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Job satisfaction of nurse educators in parson Valley, Malaysia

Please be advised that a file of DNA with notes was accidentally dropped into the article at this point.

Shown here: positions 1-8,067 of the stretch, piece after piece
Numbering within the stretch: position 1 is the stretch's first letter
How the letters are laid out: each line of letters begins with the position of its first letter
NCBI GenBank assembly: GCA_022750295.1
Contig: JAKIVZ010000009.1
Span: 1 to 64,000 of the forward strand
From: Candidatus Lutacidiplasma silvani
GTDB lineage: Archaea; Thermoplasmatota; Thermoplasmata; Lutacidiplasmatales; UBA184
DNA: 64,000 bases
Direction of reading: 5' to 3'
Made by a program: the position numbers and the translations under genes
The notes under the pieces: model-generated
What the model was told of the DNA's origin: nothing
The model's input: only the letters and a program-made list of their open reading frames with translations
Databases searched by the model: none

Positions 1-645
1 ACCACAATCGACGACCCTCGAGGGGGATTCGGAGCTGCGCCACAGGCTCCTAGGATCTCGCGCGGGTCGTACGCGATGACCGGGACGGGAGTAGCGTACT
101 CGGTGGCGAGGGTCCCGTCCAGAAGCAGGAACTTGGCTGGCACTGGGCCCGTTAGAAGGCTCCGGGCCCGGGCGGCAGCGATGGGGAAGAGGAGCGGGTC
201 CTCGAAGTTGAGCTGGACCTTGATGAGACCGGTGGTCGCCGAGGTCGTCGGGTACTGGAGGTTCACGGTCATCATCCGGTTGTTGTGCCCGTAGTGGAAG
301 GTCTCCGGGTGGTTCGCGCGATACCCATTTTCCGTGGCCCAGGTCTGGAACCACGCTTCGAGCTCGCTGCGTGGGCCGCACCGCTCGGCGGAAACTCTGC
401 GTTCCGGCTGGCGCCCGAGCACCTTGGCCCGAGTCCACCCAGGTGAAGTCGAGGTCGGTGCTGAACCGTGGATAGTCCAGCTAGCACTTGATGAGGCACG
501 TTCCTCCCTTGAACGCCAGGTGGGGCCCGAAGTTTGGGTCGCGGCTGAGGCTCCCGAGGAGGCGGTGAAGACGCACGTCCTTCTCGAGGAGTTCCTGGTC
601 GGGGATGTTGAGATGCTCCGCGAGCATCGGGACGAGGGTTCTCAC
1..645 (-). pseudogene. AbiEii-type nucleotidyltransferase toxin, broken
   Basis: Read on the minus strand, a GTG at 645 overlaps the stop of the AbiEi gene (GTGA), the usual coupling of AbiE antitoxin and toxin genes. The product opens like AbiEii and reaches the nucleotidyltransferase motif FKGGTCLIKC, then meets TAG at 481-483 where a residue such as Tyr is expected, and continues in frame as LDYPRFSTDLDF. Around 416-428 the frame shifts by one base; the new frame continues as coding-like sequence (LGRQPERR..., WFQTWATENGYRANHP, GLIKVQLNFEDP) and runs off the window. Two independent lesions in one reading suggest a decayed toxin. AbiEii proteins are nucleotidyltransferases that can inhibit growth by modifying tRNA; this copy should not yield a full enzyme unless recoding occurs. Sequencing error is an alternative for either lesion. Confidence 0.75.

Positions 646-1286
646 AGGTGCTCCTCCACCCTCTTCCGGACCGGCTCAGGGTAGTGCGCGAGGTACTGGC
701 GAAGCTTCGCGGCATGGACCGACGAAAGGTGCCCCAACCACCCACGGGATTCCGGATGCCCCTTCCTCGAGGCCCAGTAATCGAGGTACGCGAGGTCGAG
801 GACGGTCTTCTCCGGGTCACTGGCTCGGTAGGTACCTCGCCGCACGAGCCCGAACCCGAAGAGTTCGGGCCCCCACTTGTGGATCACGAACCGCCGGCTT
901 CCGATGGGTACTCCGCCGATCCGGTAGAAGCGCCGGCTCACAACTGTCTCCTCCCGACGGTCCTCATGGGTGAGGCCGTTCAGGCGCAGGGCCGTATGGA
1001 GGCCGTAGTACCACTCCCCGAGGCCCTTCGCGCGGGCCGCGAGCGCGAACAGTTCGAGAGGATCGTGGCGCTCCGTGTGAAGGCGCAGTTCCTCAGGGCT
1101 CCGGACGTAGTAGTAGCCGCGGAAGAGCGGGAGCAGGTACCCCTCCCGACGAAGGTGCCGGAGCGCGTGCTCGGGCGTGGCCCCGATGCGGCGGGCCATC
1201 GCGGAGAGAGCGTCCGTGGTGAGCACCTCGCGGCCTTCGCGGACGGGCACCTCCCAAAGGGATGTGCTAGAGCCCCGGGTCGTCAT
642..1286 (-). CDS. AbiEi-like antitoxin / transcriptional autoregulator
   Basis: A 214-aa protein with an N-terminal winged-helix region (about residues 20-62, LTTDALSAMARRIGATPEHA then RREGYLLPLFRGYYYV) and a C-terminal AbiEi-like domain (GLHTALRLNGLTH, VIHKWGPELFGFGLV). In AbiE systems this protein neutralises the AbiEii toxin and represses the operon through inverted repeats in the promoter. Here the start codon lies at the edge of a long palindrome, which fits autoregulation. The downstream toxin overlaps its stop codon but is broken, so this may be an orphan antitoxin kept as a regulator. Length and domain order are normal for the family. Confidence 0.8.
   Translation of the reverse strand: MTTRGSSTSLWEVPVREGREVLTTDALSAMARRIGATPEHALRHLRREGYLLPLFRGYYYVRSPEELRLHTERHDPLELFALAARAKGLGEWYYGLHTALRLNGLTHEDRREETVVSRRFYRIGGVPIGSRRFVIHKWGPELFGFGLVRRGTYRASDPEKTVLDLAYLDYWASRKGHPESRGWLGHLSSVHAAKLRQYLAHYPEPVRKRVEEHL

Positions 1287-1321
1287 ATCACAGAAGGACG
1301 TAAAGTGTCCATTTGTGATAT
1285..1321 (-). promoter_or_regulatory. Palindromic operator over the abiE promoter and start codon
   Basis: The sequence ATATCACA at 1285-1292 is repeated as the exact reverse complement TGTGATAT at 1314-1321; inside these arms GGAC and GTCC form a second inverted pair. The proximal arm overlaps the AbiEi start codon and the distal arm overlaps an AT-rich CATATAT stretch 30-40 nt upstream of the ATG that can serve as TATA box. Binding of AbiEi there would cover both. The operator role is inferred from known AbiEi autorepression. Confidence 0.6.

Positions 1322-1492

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https://www.eduzhai.net International Journal of Nursing Science 2012, 2(4): 29-33 DOI: 10.5923/j.nursing.20120204.01 Job Satisfaction among the Nurse Educators in the Klang Valley, Malaysia Wai Mun Tang1,*, Muhammad Faizal A. Ghani2 1Nursing Division, International M edical University (IM U), Bukit Jalil, 57000, M alaysia 2Department of Educational M anagement, Planning and Policy, University of M alaya, Kuala Lumpur, 50603, M alaysia Abstract The aims of this study were to identify the priority factors that contribute towards the job satisfaction and determine the relationship between the level of job satisfaction and salary earned by the nurse educators in the Klang Valley, Malaysia. The study had a cross-sectional design and included nurse educators (n= 66, response rate 82.5%) working in five higher educational institutions. Data collection was conducted with a questionnaire consisting of 56 ite ms. The respondents reported that the three highest priority factors that determine their job satisfaction were salary, benefit entit lement and working conditions. Furthermore, the study also revealed that there was a significant relationship between the level of job satisfaction and salary earned among the nurse educators. Keywords Job Satisfaction, Nurse Educators, Nursing Shortage, Herzberg’s Two-Factor Theory 1. Introduction Nursing shortage is a global phenomenon in the health care discip line. In Malaysia, this phenomenon was ev ident through a recent report by the A merican Society of Registered Nurses (2007) which indicated that Malaysia needs 20,000 reg istered nurses in all specialization and approximately 1,000 of Malaysian nurses are leaving the nursing profession annually[1]. Hence, one of the strategies to alleviate the general nursing shortage would be to train more nurses by establishing more nursing schools. In response, the Ministry of Higher Education Malaysia and the Nursing Board of Malaysia has been working closely with both the public and private higher education institutions to increase the number of nurses by providing more nursing courses as well as increased the total number of nursing students[2]. However, the dramat ic expansion in the number of higher educational institutions offering nursing programmes and increased in the number of nursing students is a problematic matter because nursing education is also facing the challenge of nurse educators’ shortage related to job satisfaction[3,4,5]. Thus, the shortages have created a negative effect on health care delivery systems as well as community as a whole[6]. The topic of job satisfaction among nurse educators has b een stud ied wid ely b y a n u mber o f researchers and approached fro m several different points of view such as * Corresponding author: WaiMun_Tang@imu.edu.my (Wai Mun Tang) Published online at https://www.eduzhai.net Copyright © 2012 Scientific & Academic Publishing. All Rights Reserved factors related to co-workers, work itself, wo rking conditions, remuneration, professional gro wth, pro motion as well as supervision[3,7]. Previous studies had revealed that high job satisfaction has been positively associated with the imp roved productivity of the employees as well as the retention of emp loyees[8]. On the other hand, low job satisfaction has been lin ked with nurse educators leaving the profession and resulting in the shortage of nurse educators[8]. Although the subject matter o f job satisfaction among nurse educators has been studied previously, there is a lacking of previous studies on job satisfaction among the nurse educators in Malaysia. Hence, in view of nursing education precedes nursing practice, it is crit ical to address the needs of the nursing educators by exp loring the job satisfaction topic among the nurse educators to improve job satisfaction among the nurse educators. The Herzberg’s Two-Factor Theory of Job Satisfaction served as the research framework for this study. This study was supported by the theoretical perspectives of Herzberg’s Two-Factor Theory of Job Satisfaction which proposed that satisfaction and dissatisfaction are originated from distinctive groups of variables which are called the hygiene factors and motivator factors[9]. In th is context, the hygiene factors including pay, interpersonal relations–supervisor; subordinates and peers, supervision-technical, organization policy and administration, job security, working conditions, factors in personal life and status[10]. On the other hand, the other set of factors are those called the motivator factors, if present serve to inspire the individual to greater endeavour and accomplishment[11]. The mot ivator factors include recognition, achievement, possibility of growth, advancement, responsibility and work itself[10]. 30 Wai M un Tang et al.: Job Satisfaction among the Nurse Educators in the Klang Valley, M alaysia Table 1.1. Reliabilit y of inst rument using coefficient Alpha (Cronbach’s Alpha) Sect ion Section A Demographic particulars Section B Job satisfaction among the nurse educators Achievement and Recognition The Work Itself and Responsibility Advancement Policies and Administration Interpersonal Relations Supervision Salary and Job Security Working Conditions Section C Factors contributing to job satisfaction Grand Total Item Number 1 – 8 1 – 10 11 – 17 18 – 22 23 – 25 26 – 30 31 – 34 35 – 40 41 - 44 1-12 Coefficient Alpha - .739 .838 .810 .896 .791 .967 .766 .700 .816 Total Coefficient Alpha - .941 .816 .926 Hence, the theoretical perspective of Herzberg’s Two-Factor Theory of Job Sat isfaction addressed the effects of hygiene and motivation factors as they correlate to job satisfaction of the workers[11]. Furthermore, the theories of Herzberg also suggested that a disconnection between the needs and motivators of nurse educators may contribute to job dissatisfaction[11]. Thus, the purpose of this study was to identify the priority factors that contribute towards the job satisfaction and determine whether there was any significant relationship between the level of job satisfaction and salary earned by the nurse educators. 2. Methodology 2.1. The Partici pants The sample criterion was ‘nurse educators who teach full-time nursing courses: Diplo ma in Nursing, Post-basic/ Advanced Diplo ma Nursing, Bachelo r in Nursing and Master in Nursing in higher educational institutions.’ A convenient sampling method was applied. In this study, the estimated samp ling fro m a population of ten nursing institutions was consists of about 100 nurse educators in the Klang Valley. Therefore, according to the table provided by Dav id Van A mburg of Market Source, Inc[12], the study required a samp le size of at least 79 subjects in order to attain the desired 95% of level of confident. In view of this, therefore, this study invited 80 nurse educators from ten nursing institutions in the Klang Valley to participate in this study. The questionnaires were distributed to a total of 80 nurse educators in the five h igher educational institutions. A total of 66 participants returned the completed questionnaire and a response rate of 82.5% were achieved. 2.2. Instrument A pilot survey questionnaire was developed by the researcher through comprehensive literature rev iew. Two panels were engaged from the nursing faculty to review the content validity analysis of the instrument. The internal consistency of the scales are summarized in Tab le 1.1, and ranged fro m 0.816 to 0.941. A convenience sample of 20 nurse educators fro m two higher educational institutions was used in the pilot study. The questionnaire consisted of three sections. The first section of the questionnaire included demographic informat ion, as shown in Table 3.1. The second section consists of the questionnaire related to the current job satisfaction: achievement and recognition, the work itself and responsibility, advancement, policy and administration, interpersonal relat ions, supervision, salary and job security and working conditions. This section was based on a self-assessment rat ing on six-point Likert-scale. The third section of the questionnaire included the factors that contributed towards nurse educators’ job satisfaction. The participants were required to ran k the importance of the items on ten-point Likert-scale. A score of ten points on an item would mean that the participant feels the item is the most important and a low score of one point on the item would mean that the participant feels that the item is the least important. 2.3. Data Collection Procedure First, the researcher contacted ten higher educational institutions to ask for the study participation. Five h igher educational institutions had agreed to partake in the study. Once the higher educational institutions agreed to participate in the study, all participants were info rmed that permission to conduct the research had been obtained from the respective higher educational institutions and participation in the study was voluntary. The researcher also informed the part icipants that access to the surveys would be tightly controlled by the researchers and names of institutions or persons would not be revealed in any manner for their confidentiality. The questionnaire was administered direct ly to the sample using face-to-face mode and also with the assistance of two appointed questionnaire administrators. All participants were requested to send International Journal of Nursing Science 2012, 2(4): 29-33 31 completed questionnaires directly to the researcher or using significance of relat ionship between the level of job the enclosed self-addressed stamped envelopes. satisfaction and salary earned by nurse educators. 2.4. Data Analysis Data were analysed using Statistical Package SPSS version 14 software. Data regarding demographics are presented as frequencies, percentages, mean (M) and standard deviation (SD). Ch i-square test was used to test the 3. Results 3.1. Demographic Characteristics Table 3.1. Demographic characteristics (n=66) Ch aract erist ics Age 25 – 34 years old 35 – 44 years old 45 – 54 years old 55 – 64 years old Academic rank Nursing tutor Nursing lecturer Major job activity Classroom teaching Combination of clinical and classroom t eachin g Current basic salary per month Less t han RM 2500 RM 2500 – RM 3500 RM 3501 – RM 4500 RM 4501 – RM 5500 More than RM 5500 Highest educational degree earned Post-basic certificate/ advanced diploma Bachelor degree Master degree Doctorate degree Prior clinical experience 1 – 5 years 6 – 10 years 11 – 15 years Charact erist ics of higher educat ional in st it ut ion s College University college University n (%) 24 (36.4) 35 (53.0) 6 (9.1) 1 (1.5) 32 (48.5) 34 (51.5) 34 (51.5) 32 (48.5) 0 (0) 16 (24.2) 24 (36.4) 14 (21.2) 12 (18.2) 2 (3.0) 48 (72.7) 14 (21.3) 2 (3.0) 15 (22.7) 32 (48.5) 19 (28.8) 32 (48.5) 23 (34.8) 11 (16.7) Tot al Mean ± SD 36.44 ± 6.87 Table 3.2. Priority factors contributing to job satisfaction sorted by highest mean rating (n= 66) Factors contributing to job satisfaction Salary Benefits entitlement Working conditions Cont inuous professional development The accurate annual appraisal/ evaluation of job Relationships with the people that I am working with Career advancement Work itself and responsibility Security of my current position Achievement Recognition Organizations’ policy and administration Note: *Scores ranged from 1 (the least important) to 10 (the most important) M SD 9.59 .764 9.32 1.04 9.17 1.06 9.06 1.05 8.94 1.14 8.88 1.16 8.74 1.34 8.74 1.41 8.65 1.06 8.14 1.40 7.94 1.65 7.03 2.36 32 Wai M un Tang et al.: Job Satisfaction among the Nurse Educators in the Klang Valley, M alaysia Table 3.3. Percentage and count s of job satisfact ion by salary earned Salary Earned RM 2501 – RM 3500 RM 3501 – RM 4500 RM 4501 – RM 5500 More than RM 5500 Low 18 (56.3) 21 (29.2) 28 (50.0) 5 (8.3) Job Satisfaction Fair Good 14 (43.8) 0 (.0) 36 (50.0) 15 (20.8) 12 (21.4) 16 (28.6) 15 (25.0) 40 (66.7) Row % 32 (100) 72 (100) 56 (100) 60 (100) Chi Square 67.17 Note:**=level of signifi cant confidence 0.05 (2-tailed) p < .05 3.2. Priority Factors Contri buting to Job Satisfaction The priority factors contributing to job satisfaction are presented in Tab le 3.2. The respondents reported that the two highest ratings were salary (M = 9.59), followed by benefit entitlement (M = 9.32) and working conditions (M = 9.17). On the other hand, items with the three lowest ratings were achievement (M = 8.14), followed by recognition (M = 7.94) and organizations’ policy and admin istration (M = 7.03). As conclusion, the predominant prio rity factor that contributed in job satisfaction among the respondents appeared to be primarily ‘salary’ and ‘benefit entitlement’ which belong to the hygiene factor according to Herzberg’s Two-factor Theory. Conversely, motivation factors of Herzberg’s Two-factor Theory in this context referring to ‘achievement’ and ‘recognition’ appeared to be the least in contributing to job satisfaction. 3.3. Test of Significance of Rel ati onshi p between Job Satisfaction and Salary Earned The Ch i-square statistics was used to test for significance of the relationship between job satisfaction and salary earned. Table 3.3 presented the findings fro m the Chi-square analysis. The result showed significant relationship between job satisfaction and salary earned; Chi-Square (6; n=66) = 67.17, p< .05. The analysis findings indicated that the lower the salary earned, the lower is the job satisfaction. As conclusion, the analysis findings indicated that the lower the salary earned, the lower is the job satisfaction. 4. Discussion This study aimed at identify ing the priority factors that contribute towards the job satisfaction. In addition, the aim of this study is to also determine whether there was a significant relat ionship between job satisfaction and salary earned by the nurse educators. 4.1. Priority Factors Contri buting to Job Satisfaction Priority factors contributing to job satisfaction are salary, benefit entitlement and working conditions. On the other hand, achievement, recognition and organizat ions’ policy/administration factors were rated the least important factors contributing to job satisfaction. The findings of this study were in totality were inconsistent with Herzberg’s Two-Factor Theory of Job Satisfaction because majority of the respondents identified that hygiene factors (salary, benefit entitlement and wo rking conditions) are the predominant priority factor that contributed in job satisfaction. In contrast, motivation factors (achievement and recognition) of Herzberg’s Two-Factor Theory of Job Satisfaction were identified as the least important factors in contributing to job satisfaction. According to Herzberg’s Theory[4], hygiene factors cannot produce job satisfaction autonomously, but their nonexistence can lead to job dissatisfaction. On the other hand, job satisfaction is generated through the motivator factors which serve to inspire the individual to g reater endeavour and acco mp lis h men t[ 9]. In another perspective, the research findings also may suggesting that the hygiene factors characteristics such as salary and work environ ment among the sample of the study were not met adequately. The inadequacy of the provision in the terms of hygiene factors could be one of the possible reasons for the sample to ran k the hygiene factors as the most priority contributing factors to job satisfaction. This is true because according to Herzberg’s Theory, the mot ivational factors would be apparent and exist in long-term if only the hygiene factors have been fulfilled and addressed[4]. 4.2. The Rel ationshi p betweenthe Job Satisfaction and Salary Earned B y the Nurse Educators The relationship between the job satisfaction and salary earned by the nurse educatorsshowed significantly related. This is in accordance with p revious literature findings, which proposed that nurse educators with higher salary ranges were significantly more satisfied[3,4]. Furthermore, salary has been described as an essential element towards job satisfaction as well as the intention to stay among the nurse educators[4]. Hence, the research findings of this study were consistent with those found in the literature. 4.3. Li mitati ons Limitations of this study include a convenience sampling method. There was a potential non-response bias and the findings may not be generalized[12]. 5. Conclusions International Journal of Nursing Science 2012, 2(4): 29-33 33 The increasing need for professional nurses had greatly resulted in the mounting demand for qualified nurse educators to train and guide the future generation of nurses. The shortage of qualified nurse educators would subsequently not only affecting the quality of nursing education but also jeopardizing the overall quality of healthcare delivery.Therefore, ad ministrators and the respective personnel such as the human resource department need to address and enhance the job satisfaction among the nurse educators. Thus, the purpose of this study was to examine the job satisfaction among the nurse educators in the aspects of priority factors that contribute towards job satisfaction and the relationship between job satisfaction and salary earned. The findings of the study revealed that nurse educators placed a heavy emphasis on the hygiene factors (salary, benefit entitlement and working conditions) in Herzberg’s Two-Factor Theory of Job Sat isfaction. These factors were ranked as the most important factors that contributed to job satisfaction if compared with motivator factors. Furthermo re, it was also evident in th is study that job satisfaction is significantly related to salary earned by the nurse educators. Thus, one of the most significant approaches that can be derived fro m the research findings would be reviewing the current salary scale among the nurse educators since the study revealed that job satisfaction is significantly related to salary earned by the nurse educators. This approach would possibly boost the job satisfaction of the existing as well as prospect nurse educator. Besides, this study also ought to serve as a foundation for other researchers to further explore the aspect of job satisfaction among the nurse educators in Malaysia. Job satisfaction is an important determinant towards the future nursing education as well as healthcare delivery. Thus, recruit ment and retention strategies are necessary to bridge the nurse educators to the job satisfaction needs. REFERENCES [1] American Society of Registered Nurses. (2007, June). Nursing shortage update. Online available: http://www.asrn. org/n ewslet t er_art icle.p hp ?journal=short age&issue_id=21& article_id=125 [2] M ore nurses needed (2007, December 9). The Star. Online available: ht tp ://t hest ar.com.my /educat ion/st ory .asp ?file=/2007/12/9 /ed ucation/19660547 [3] M oody NB, “Nurse faculty job satisfaction: A national survey”, Journal of Professional Nursing, vol.12, no.5, pp. 277-288, 1996. [4] Lane KA, Esser JE, Holte B, M cCusker M A, “A study of nurse faculty job satisfaction in community colleges in Florida”, Teaching and Learningin Nursing, vol. 5, pp. 16-26, 2010. [5] M cHale C, “Job mobility among nurse teachers”, Nursing Standards, vol.6, pp. 30-32, 1991. [6] Barnett T, Namasivayam P, Narudin DAA, “A critical review of nursing shortage in M alaysia”, International Nursing Review, vol.57, no.1, pp. 32-39, 2010. [7] Disch J, Edwardson S, Adwan J, “Nursing faculty satisfaction with individual, institutional and leadership factors”, Journal of Professional Nursing, vol.20, no.5, pp. 323-332, 2004. [8] Coomber B, Barriball KL, “Impact of job satisfaction components on intent to leave and turnover for hospital-based nurses: A review of the research literature”, International Journal of Nursing Studies, vol. 44, pp. 297-314, 2007. [9] Greenberg J, Baron RA: Behavior in organizations, 9th ed., Pearson Education Inc., New Jersey, 2009. [10] Tietjen M A, Myers RM , “M otivation and job satisfaction”, M anagement Decision, vol.36, no.4, pp. 226-231, 1998. [11] M ullins LJ: Essentials of organizational behavior, 2nd ed., Prentice Hall Financial Times, Harlow, 2008. [12] M itchell M L, Jolley JM : Research design explained, 6th ed., Thomson Wadsworth, Belmont, 2007.